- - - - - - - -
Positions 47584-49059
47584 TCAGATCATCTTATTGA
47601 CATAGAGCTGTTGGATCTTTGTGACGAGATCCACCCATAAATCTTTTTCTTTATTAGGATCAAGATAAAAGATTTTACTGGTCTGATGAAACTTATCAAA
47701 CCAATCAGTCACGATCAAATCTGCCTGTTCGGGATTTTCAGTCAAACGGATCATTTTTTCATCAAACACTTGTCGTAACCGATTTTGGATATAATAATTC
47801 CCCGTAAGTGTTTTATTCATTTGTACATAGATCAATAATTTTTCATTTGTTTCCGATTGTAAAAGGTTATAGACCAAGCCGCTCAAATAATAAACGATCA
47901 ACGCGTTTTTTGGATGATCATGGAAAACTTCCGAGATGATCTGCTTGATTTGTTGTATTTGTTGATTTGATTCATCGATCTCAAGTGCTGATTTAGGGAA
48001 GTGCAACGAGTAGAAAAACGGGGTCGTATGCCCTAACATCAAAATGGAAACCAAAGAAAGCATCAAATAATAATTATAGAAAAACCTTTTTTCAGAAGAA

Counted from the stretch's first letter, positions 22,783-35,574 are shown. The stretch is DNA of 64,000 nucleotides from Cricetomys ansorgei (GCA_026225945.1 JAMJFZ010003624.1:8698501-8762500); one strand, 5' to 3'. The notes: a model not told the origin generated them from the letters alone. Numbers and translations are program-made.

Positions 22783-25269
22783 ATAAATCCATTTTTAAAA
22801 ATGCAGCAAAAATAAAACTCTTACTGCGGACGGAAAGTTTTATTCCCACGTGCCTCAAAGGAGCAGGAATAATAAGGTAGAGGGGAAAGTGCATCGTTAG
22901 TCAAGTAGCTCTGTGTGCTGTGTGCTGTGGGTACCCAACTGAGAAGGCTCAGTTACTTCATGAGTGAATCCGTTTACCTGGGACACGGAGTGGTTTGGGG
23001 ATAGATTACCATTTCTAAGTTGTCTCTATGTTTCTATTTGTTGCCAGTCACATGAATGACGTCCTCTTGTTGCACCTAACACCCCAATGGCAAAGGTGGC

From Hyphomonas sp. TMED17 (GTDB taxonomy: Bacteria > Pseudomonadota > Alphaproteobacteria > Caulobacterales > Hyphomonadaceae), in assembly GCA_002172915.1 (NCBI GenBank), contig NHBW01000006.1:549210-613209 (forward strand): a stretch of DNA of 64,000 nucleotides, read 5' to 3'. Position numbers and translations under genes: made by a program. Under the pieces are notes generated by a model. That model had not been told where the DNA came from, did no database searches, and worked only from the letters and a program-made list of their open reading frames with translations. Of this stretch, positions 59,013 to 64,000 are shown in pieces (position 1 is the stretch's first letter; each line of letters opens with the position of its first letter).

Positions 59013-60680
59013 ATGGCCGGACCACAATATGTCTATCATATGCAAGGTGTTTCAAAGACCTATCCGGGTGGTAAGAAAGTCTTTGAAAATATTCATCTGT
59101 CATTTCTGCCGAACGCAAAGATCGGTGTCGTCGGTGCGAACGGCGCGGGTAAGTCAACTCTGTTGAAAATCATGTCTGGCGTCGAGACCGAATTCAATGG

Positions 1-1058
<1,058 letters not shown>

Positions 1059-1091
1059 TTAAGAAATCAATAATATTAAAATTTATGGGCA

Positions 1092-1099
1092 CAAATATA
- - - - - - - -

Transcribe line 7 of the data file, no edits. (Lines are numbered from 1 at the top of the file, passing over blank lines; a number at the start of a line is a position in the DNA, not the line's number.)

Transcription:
48001 GTGCAACGAGTAGAAAAACGGGGTCGTATGCCCTAACATCAAAATGGAAACCAAAGAAAGCATCAAATAATAATTATAGAAAAACCTTTTTTCAGAAGAA